Joachim Meyn has many years of experience in B2B sales and customer management. In this article, he shares his expertise on “modern customer classification”.

Classifying customers and potential customers is always a topic for heated discussions. Mostly, there is an agreement that sales teams can only look after some customers and potential customers with the same intensity.

To achieve the best possible results, it is, therefore, necessary to focus accordingly, i.e., to classify customers and potential customers, in short, to be selective.
The best-known form of classification, which has been tried and tested for decades, is the division of customers into A, B or C customers.

The Classic ABC Analysis – A Quick Overview

Here A-customers represent the most valuable customers. As a rule, the Pareto principle also applies here; 20% of the customers represent 80% of the result. That sounds simple at first, but as is often the case, the devil is in the details. It starts with the fact that you must first define a valuable customer. The most common parameters are sales volume, revenue and contribution margin.

Let’s take a closer look at these three parameters:

Parameter 1: Turnover Amount

You can determine the turnover of a customer effortlessly. But how meaningful is this parameter? Two points immediately stand out:

1. The amount of turnover says very little about how profitable the customer is for the company. Often, customers with a high turnover are also granted high discounts, which impacts the profit or contribution margin.
2. The level of sales with you says very little about the actual potential of the customer. You may have classified a customer as a C-customer based on his sales to you, but 90% of his sales are to your competitor because you are only classified as a C-supplier to him. For this reason alone, the customer might have to be organized differently.

Parameters 2 & 3: Yield and Contribution Margin

A pure focus on revenue or contribution margin can also be problematic:

1. You may have only a few small customers, but they are willing to pay a high price. That may result in the underutilization of your capacity and an increase in your costs.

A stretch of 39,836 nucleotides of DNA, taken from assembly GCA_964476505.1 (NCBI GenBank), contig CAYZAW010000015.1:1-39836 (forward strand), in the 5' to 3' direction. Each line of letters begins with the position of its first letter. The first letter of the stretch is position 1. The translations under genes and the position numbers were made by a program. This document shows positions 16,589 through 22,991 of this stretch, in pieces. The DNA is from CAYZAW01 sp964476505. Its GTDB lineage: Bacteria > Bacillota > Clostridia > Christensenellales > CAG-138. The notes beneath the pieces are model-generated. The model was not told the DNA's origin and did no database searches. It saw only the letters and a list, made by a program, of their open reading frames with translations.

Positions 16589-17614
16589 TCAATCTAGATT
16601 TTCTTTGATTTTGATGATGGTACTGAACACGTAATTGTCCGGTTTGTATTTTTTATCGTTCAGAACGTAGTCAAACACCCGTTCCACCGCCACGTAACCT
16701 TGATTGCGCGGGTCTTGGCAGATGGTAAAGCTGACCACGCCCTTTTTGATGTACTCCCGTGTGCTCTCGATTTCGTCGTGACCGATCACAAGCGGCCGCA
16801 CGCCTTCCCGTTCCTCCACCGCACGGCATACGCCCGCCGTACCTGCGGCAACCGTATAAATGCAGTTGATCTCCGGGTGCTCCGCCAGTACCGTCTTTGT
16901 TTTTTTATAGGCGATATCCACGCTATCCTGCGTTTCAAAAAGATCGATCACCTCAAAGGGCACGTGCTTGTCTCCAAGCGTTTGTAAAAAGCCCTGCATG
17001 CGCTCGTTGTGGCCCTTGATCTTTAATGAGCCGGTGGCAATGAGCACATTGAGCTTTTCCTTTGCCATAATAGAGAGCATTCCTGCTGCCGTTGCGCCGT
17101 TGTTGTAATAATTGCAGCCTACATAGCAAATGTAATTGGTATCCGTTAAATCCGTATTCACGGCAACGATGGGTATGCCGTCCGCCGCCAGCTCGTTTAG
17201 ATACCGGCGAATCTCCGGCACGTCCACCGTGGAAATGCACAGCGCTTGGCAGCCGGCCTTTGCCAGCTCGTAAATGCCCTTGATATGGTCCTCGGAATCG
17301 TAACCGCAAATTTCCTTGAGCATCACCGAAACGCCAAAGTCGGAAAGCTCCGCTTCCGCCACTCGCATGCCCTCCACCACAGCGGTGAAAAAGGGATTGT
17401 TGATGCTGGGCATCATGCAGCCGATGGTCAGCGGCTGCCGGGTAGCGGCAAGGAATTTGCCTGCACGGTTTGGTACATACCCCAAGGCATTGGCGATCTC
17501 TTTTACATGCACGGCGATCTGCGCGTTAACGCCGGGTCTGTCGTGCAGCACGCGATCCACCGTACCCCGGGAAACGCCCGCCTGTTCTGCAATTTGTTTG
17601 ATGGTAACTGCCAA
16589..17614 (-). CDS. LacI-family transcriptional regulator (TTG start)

2. If you pay your sales force a commission on sales, the conflict is pre-programmed. In their interest, the sales force will acquire customers with high sales but possibly low revenue or contribution margin.
3) The actual business needs to say something about the true potential of a customer. It may be that the customer only buys from you because a competitor’s capacity is insufficient, so you only supply “residual quantity”.

Of course, the remuneration of the sales force can be adjusted in all scenarios.

The “Probability of Closure” with the Help of AI

Until now, companies have hardly considered the “closing probability” point in customer prioritization. In most cases, statements about the probability of closing were essentially based on the gut feeling of the corresponding sales representative.

Today, however, you can be supported by modern and highly sophisticated AI systems. Used correctly, such systems take most of the analysis work off your hands and supplement the “gut feeling” with data-driven analyses.

A modern AI system provides you, based on your existing data, with powerful and accurate sales predictions to better assess or evaluate customers.

With predictive sales analytics software today, you can get forecasts on closing probability, cross-selling and upselling potential, customer churn (churn prediction), and price analysis, resulting in reliable customer classification and sales planning and management.

Keep in mind that no one knows the future. Such prediction tools use AI to calculate “probabilities” of future events. That does NOT mean 100% certainty because even the best software and AI system are not “magic crystal balls”.

But these probabilities are essential for sales and make classifying customers and planning sales actions more precise. With the help of accurate sales forecasts, the sales team can focus on the most promising customers and activities. Or wouldn’t you like to know the answers to the following questions: “Which customer is at risk of leaving in the next few months?” or “Which customer is most likely to buy which product?”

Implementation of Successful Customer Classification in B2B Sales

In all scenarios, the sales processes must be adapted so that some customers are not suddenly no longer served because there is a risk of losing customers. You can help customers in different ways. You should also consider measures to turn a B or C customer into an A customer.

The sales team should be supported when introducing AI-based predictive sales analytics software for sales forecasts. After all, if there is an early warning of a high probability of customer churn, the sales rep can’t just call them and say, “Hi, my software says you want to churn, is that right?” Again, small strategies (micro-strategies), depending on the prediction type, must be defined for the sales teams.


Classifying Customers in B2B Sales: ABC Analysis and Then? – Conclusion

Today, a modern ABC analysis includes the consideration and classification of customers based on the following parameters:

– Actual business
– Strategic potential
– Contribution margin

All three points should find entrance into the classification and be weighted accordingly. In addition, the classification should be flexible to realize possible undiscovered potentials.

Speaking of undiscovered potential, you should use AI-based sales forecasts as another factor for prioritizing customers and sales activities. Forecasts on closing probability, cross-selling possibilities, churn probability and pricing potentials. Such information is precious for sales and provides a significant competitive advantage.